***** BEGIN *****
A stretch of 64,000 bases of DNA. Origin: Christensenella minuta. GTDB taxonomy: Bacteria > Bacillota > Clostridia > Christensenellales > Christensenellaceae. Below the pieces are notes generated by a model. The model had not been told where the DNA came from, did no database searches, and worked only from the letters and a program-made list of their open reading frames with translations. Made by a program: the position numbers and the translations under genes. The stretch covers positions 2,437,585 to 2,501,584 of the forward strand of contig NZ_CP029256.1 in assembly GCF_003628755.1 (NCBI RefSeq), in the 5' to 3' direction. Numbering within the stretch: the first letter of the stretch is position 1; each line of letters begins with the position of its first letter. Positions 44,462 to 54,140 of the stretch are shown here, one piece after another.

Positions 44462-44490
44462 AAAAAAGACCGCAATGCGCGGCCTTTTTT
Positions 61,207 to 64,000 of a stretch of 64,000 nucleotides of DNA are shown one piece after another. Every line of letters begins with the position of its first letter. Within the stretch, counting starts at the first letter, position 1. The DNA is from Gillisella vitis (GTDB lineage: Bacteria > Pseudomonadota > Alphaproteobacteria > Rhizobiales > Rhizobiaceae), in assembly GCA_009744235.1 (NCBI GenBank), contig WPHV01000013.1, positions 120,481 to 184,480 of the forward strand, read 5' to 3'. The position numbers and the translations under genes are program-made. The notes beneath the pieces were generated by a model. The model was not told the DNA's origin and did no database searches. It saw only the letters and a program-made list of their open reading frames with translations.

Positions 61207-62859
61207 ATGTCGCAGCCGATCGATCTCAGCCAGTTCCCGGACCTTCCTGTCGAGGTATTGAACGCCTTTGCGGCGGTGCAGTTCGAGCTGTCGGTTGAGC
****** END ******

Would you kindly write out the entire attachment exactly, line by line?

A stretch of 64,000 bases of DNA. Origin: Christensenella minuta. GTDB taxonomy: Bacteria > Bacillota > Clostridia > Christensenellales > Christensenellaceae. Below the pieces are notes generated by a model. The model had not been told where the DNA came from, did no database searches, and worked only from the letters and a program-made list of their open reading frames with translations. Made by a program: the position numbers and the translations under genes. The stretch covers positions 2,437,585 to 2,501,584 of the forward strand of contig NZ_CP029256.1 in assembly GCF_003628755.1 (NCBI RefSeq), in the 5' to 3' direction. Numbering within the stretch: the first letter of the stretch is position 1; each line of letters begins with the position of its first letter. Positions 44,462 to 54,140 of the stretch are shown here, one piece after another.

Positions 44462-44490
44462 AAAAAAGACCGCAATGCGCGGCCTTTTTT
Positions 61,207 to 64,000 of a stretch of 64,000 nucleotides of DNA are shown one piece after another. Every line of letters begins with the position of its first letter. Within the stretch, counting starts at the first letter, position 1. The DNA is from Gillisella vitis (GTDB lineage: Bacteria > Pseudomonadota > Alphaproteobacteria > Rhizobiales > Rhizobiaceae), in assembly GCA_009744235.1 (NCBI GenBank), contig WPHV01000013.1, positions 120,481 to 184,480 of the forward strand, read 5' to 3'. The position numbers and the translations under genes are program-made. The notes beneath the pieces were generated by a model. The model was not told the DNA's origin and did no database searches. It saw only the letters and a program-made list of their open reading frames with translations.

Positions 61207-62859
61207 ATGTCGCAGCCGATCGATCTCAGCCAGTTCCCGGACCTTCCTGTCGAGGTATTGAACGCCTTTGCGGCGGTGCAGTTCGAGCTGTCGGTTGAGC